basic stuff that matters to us monkeys – food to eat, water to drink, energy to heat and
move us and so on. The Crash? Think of it as a giant collision, as the mighty power of
the globalised market economy crashes into the planet’s physical limits. We already
have a Big Problem, and we are still on course to increase the population by 50% by
2050 AND keep growing per capita wealth and consumption. So The Crash is in my
view not a doom and gloom prediction, but an inevitable physical reality.
It may or may not unfold as single event or series of them. It may just slowly creep up
on us like here in Sydney where we can’t water our gardens except by hand two days a
week and our farmers face the worst drought on record. Maybe The Crash will feel at
the time like a movie in slow motion, though on evolutionary much less geological
timescales, our impact (or if it goes bad, our collapse?) will be but a blink and then be
Or it may unfold in dramatic events that capture the world’s attention. Of course we
won’t know till it happens, but remember the uncertainty goes both ways. Well-
informed scientists warn of potential climate scenarios about ice sheets sliding into the
ocean leading to sudden sea level rise, shifting climate states (i.e. on the scale of an
ice age vs current temperate age) over a period as a short as a decade, major ocean
currents stopping so Europe freezes and so on.
Or it may be indirectly related events such as a Bird Flu pandemic. Or wars erupting
over water. Or an economic depression triggered by Peak Oil being reached and
passed. However it unfolds, it is certainly in my judgement going to be ugly, probably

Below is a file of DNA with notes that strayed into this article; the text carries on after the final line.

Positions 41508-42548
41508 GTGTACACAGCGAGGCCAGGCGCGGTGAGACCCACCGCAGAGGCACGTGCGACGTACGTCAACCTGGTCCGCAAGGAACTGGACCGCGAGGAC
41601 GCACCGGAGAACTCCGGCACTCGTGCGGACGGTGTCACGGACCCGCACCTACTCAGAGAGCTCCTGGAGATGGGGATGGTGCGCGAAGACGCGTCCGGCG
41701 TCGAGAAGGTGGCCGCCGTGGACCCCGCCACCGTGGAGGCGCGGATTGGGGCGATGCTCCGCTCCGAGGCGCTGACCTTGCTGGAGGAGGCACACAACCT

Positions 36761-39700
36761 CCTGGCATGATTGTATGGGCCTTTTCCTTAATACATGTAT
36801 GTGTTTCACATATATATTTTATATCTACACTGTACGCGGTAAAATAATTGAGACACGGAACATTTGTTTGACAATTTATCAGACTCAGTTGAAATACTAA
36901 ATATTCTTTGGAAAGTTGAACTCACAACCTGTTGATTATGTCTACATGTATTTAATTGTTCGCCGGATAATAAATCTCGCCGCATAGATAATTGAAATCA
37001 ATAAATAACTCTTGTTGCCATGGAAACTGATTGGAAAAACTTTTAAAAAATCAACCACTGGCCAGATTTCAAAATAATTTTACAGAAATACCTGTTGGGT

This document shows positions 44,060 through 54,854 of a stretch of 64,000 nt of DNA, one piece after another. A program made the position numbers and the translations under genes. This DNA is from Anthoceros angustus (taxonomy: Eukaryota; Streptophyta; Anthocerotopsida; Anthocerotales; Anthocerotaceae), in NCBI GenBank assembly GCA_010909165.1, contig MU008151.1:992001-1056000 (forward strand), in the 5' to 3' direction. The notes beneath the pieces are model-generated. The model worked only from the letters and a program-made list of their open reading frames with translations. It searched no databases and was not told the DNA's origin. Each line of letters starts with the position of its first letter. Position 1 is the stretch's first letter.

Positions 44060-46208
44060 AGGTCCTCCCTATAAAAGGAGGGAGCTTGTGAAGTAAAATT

very ugly. You can’t keep messing with the system that feeds you, eating away at your
capital without bad stuff happening in response.
Miserable thoughts? Depressing? It is what it is.
The good news? Yes, there is good news. Actually very exciting news.
People are smart. While we can despair at our species’ inability to collectively see the
big picture and respond, we are really quite an extraordinary species. Our ability to
invent, to innovate, to think and to act on a global scale is really quite extraordinary.
The market, the mighty global machine that is driving us all towards The Crash, is also
able to deliver technology, information, food and people around the world on an
Think about the communications and information revolution of the last few decades. I’m
46 and as a young activist was really impressed by the IBM golf ball typewriter,
because it solved the problem of the keys sticking on my typewriter. Now in
Bangladesh a poor farmer can buy a single mobile phone call from a woman in the
village (who bought it using micro-credit finance) and call ahead to the market to check
the price for his produce to see if it’s worth the 20 mile walk to sell it.
We can put people into space. We can identify matter and even anti-matter we can’t
see or measure. We can break down life into genes and splice new life together.
Before long we’ll be able to cure or prevent most diseases and if we want to, create
new strains of humans. We are smart, we are damn smart.
So after the crash, comes The Boom.
See the big problem is actually a very little problem. We have plenty of water, we just
use it in a dumb way. We have plenty of energy, thanks to the large fusion reactor just
over there in space giving us all we need. We can produce food for all. For us these
are in fact very small problems, we just haven’t yet decided to fix them. Can’t afford to
protect ourselves? Yeah right.
When we do, it’s going to be really interesting. We’ll reinvent cars that make today’s
technology look as primitive and stupid as it is. We’ll have energy created everywhere
as our roofs and cars become generators rather than consumers of power. Water will
just go around and around our houses and we’ll use it on the way through.
And guess what. Some people, perhaps you reading this letter, are going to create
enormous wealth making it all happen. Devotees of the market should understand my
point. Today’s great global economy was built on the foundation of World War I, the
great stock-market crash of 1929, the Great Depression that followed, and then World
Capitalism as a process of creative destruction means that in The Boom great change
will occur to the structure and to the players in our economy. Many of our beloved